Mixed micelles system: equilibrium and kinetics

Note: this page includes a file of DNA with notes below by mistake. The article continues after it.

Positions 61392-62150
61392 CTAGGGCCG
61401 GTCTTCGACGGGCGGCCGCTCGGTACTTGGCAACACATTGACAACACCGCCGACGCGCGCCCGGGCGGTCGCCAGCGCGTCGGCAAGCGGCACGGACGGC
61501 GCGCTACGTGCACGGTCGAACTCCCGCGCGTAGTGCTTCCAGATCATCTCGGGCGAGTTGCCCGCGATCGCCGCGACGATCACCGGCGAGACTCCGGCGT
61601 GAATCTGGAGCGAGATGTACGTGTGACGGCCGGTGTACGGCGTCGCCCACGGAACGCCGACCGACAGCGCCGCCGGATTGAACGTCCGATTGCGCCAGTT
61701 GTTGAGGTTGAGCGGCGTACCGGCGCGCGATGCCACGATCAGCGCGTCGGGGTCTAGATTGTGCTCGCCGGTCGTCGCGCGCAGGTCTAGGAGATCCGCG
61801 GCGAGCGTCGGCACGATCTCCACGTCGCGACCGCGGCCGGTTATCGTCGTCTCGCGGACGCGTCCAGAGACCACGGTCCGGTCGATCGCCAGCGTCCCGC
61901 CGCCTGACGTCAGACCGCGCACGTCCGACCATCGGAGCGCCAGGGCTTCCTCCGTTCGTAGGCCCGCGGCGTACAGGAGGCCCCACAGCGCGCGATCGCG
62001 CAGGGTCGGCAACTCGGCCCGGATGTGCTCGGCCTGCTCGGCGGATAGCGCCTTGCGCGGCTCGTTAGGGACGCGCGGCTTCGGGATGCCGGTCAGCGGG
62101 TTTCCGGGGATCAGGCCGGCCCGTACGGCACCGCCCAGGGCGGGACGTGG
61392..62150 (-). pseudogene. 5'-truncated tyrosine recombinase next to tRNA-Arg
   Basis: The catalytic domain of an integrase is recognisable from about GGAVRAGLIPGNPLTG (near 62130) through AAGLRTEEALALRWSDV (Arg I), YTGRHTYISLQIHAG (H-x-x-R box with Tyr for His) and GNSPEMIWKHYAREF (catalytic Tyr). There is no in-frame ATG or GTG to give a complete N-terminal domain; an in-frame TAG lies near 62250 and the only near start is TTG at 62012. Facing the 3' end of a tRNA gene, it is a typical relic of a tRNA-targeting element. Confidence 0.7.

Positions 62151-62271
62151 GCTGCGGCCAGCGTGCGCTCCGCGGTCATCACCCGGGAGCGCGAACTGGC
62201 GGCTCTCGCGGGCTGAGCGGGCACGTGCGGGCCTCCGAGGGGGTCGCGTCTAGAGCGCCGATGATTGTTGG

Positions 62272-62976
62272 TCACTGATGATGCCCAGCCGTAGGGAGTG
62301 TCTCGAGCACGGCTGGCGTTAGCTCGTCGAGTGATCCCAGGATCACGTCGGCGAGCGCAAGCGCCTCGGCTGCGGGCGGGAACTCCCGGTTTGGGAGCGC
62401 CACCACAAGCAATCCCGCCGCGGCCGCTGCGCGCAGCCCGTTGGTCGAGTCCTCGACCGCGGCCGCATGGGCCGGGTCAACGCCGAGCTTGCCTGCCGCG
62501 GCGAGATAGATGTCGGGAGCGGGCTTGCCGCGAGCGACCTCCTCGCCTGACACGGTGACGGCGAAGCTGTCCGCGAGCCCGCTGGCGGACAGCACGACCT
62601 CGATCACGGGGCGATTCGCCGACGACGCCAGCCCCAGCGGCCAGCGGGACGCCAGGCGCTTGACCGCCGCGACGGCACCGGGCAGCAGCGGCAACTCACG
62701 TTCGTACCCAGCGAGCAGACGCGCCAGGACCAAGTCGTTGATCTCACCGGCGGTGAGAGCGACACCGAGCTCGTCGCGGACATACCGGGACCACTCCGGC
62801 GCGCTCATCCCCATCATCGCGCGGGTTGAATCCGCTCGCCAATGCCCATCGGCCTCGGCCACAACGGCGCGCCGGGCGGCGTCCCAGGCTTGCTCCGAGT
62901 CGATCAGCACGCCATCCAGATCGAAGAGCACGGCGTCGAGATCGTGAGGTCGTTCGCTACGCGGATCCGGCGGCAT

Lipid-detergent systems are interesting to study, as the two amphiphiles have very different spontaneous curvature, however readily form mixed micelles in solution. These micelles can be shorter cylindrical micelles or long worm-like micelles. For such a system the size of the micelles varies strongly with solute conditions, being dependent on the total amount of amphiphile in solution, as well as, the lipid to detergent ratio in the micelles. Although the broad phase behaviour of such systems has been studied and is relatively well understood, there are still many open questions remaining. Some of the questions that motivated the work presented are: how the length and composition of the micelles varies within the micellar region, and how the micelles grow? The biologically interesting system under study is lecithin and bile salt, where the equilibrium sizes were experimentally determined for different samples within the micellar region. A model, combining the length of the micelles, with the concentrations of lecithin and bile salt in the system is presented, and is used to calculate the composition of the micelles at equilibrium. The kinetics of the growth of the micelles after a pertubation causing a shift in the equilibrium size has not been studied in detail before. The kinetics of the system are studied using a stopped flow setup, which I specifically designed for neutron scattering experiments. The stopped flow setup allows for the measurement to start 200ms after the initial mixing of the two liquids, after dilution of a solution the micelles relax to a new longer length. The kinetics of this relaxation were studied as a function of the initial and final size of the micelles, as well as, the ionic strength of the solution. The micelles were found to grow through coalescence, where the rate of growth seems to be constant for different sizes of micelles and the time taken for the relaxation depends on the difference between the final and initial lengths of the micelles. The rate of growth is strongly influenced through changing the ionic strength of the solution, indicating the importance of an electrostatic barrier to the fusion of micelles.